UN SDG
Call for SR&TD Project Grants - 2017
€239.062,42
Building new regulatory networks governing plant growth under stress
Isabel Alexandra Aguiar de Abreu
Universidade Nova de Lisboa
Biological Sciences
Agricultural Biotechnology

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Growth-Stress NET will build signaling networks that allow rice plants to control their growth in response to environmental changes. It will identify key crosstalk hubs that allow the fine tuning of this process and explore their potential to be used as biotechnological tools.

In general, stress and metabolic signaling networks interact allowing plants to respond to biotic (herbivory and pathogen attack) and abiotic (drought, cold, heat and osmotic stresses including salinity) stresses. At the interface between these two major signaling systems are, among others, calcium-dependent protein kinases (CPKs). These are dual-action enzymes, capable of sensing the calcium signal arising from stress and transmitting the encoded information trough phosphorylation of downstream targets. In rice, CPKs are a family of 31 genes, and the Growth-Stress NET team showed the involvement of several of them in both biotic and abiotic stress response. In particularly, OsCPK17 was shown to be responsible for the phosphorylation of key enzymes in rice anabolic processes. Interestingly, some of these targets are themselves targets for sucrose non-fermenting-1 (SNF1) related kinase (SnRK1), in Arabidopsis. SnRK1, together with Target Of Rapamycin (TOR), is a kinase that is at the decision center that regulates growth, depending on the nutrient and energy status of the cell. Thus, OsCPK17 may be working upstream of SnRK1 (or TOR) to regulate rice growth, upon stress, or, instead be at the beginning of a new pathway that is itself a major negative regulator of rice growth. This also immediately poses the questions: (i) Does all CPK family target central metabolism besides their putative specific target proteins?, moreover, (ii) Is CPK-mediated effect on metabolism stress-specific or a general process of stress response?.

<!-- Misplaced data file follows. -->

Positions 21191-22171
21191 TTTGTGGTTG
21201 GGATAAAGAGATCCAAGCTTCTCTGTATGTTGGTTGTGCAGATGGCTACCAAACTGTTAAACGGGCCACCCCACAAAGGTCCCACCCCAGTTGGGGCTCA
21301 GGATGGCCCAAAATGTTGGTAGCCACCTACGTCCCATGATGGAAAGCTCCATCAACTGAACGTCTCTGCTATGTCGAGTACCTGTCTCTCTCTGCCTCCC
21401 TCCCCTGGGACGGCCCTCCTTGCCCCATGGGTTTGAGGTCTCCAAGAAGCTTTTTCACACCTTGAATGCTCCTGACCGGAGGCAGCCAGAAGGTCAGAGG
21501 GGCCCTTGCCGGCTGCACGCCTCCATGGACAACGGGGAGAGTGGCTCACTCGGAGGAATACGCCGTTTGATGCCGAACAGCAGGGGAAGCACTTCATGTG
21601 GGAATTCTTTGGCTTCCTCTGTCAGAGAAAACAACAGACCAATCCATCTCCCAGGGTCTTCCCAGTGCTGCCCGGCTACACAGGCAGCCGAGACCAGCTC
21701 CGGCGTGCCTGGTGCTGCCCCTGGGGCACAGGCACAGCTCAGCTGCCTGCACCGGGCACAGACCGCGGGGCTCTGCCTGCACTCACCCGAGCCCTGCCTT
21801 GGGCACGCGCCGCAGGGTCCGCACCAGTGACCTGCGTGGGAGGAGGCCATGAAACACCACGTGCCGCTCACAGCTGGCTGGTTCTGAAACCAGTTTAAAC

Growth-Stress NET will use state-of-the-art mass spectrometry methodologies, previously implemented by its team, to identify and quantify in vivo targets of rice kinases. Moreover, combine this approach with biochemical and molecular biology approaches to study the functional relevance of those findings. On Task 1, Growth-Stress NET will address the interplay between OsCPK17-dependent cold signaling and the major hubs that regulate growth. On Task 2, it will determine and compare which proteins are phosphorylated by OsCPK17 and OsCPK4, under salt stress and blast disease. On Task 4, it will address the functional effects of the phosphorylation of OsSPS4, OsSPS5, and OsNR1. Finally, on Task 3, it will integrate all information and build the signaling networks.

Two teams at ITQB and one at CRAG with complementary expertise and track record in the study of stress signaling networks and PTMs will come together for this project and will benefit from two specialists in SnRK1 as consultants.

Growth-Stress NET aims to contribute to the creation of a sustainable agricultural system that can respond to the growing demands for food and feed.
Yield increaseRice (Oryza sativa)Signaling NetworksPhosphoproteomics
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